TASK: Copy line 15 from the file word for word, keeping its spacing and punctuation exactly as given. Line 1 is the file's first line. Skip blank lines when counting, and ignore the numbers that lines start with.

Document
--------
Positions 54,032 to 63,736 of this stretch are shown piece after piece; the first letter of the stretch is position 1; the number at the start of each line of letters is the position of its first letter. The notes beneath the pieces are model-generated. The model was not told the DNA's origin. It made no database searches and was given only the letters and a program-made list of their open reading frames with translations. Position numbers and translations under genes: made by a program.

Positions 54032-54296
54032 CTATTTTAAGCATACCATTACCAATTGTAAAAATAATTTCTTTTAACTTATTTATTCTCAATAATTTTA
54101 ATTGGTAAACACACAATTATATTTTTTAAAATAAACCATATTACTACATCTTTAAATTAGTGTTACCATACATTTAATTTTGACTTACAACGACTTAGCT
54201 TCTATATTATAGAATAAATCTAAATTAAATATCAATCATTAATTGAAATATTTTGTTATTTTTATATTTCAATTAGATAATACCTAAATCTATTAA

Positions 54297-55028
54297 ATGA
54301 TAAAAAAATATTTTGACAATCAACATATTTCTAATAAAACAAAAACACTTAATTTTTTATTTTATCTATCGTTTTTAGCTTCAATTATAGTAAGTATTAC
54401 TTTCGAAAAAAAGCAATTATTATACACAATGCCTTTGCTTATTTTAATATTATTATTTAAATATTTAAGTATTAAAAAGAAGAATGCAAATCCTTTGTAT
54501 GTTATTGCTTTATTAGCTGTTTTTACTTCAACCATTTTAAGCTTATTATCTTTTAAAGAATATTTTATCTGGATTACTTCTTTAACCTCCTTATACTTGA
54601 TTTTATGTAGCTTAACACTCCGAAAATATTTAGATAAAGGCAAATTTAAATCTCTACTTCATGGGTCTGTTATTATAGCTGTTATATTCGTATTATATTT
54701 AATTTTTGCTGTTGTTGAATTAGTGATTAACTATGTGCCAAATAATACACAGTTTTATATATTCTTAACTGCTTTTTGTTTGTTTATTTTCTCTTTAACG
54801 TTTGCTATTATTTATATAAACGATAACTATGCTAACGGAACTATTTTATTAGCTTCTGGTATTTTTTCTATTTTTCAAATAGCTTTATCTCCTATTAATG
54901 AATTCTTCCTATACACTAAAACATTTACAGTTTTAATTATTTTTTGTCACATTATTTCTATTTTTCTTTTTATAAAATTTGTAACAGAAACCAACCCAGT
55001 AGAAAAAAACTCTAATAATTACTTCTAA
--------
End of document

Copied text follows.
55001 AGAAAAAAACTCTAATAATTACTTCTAA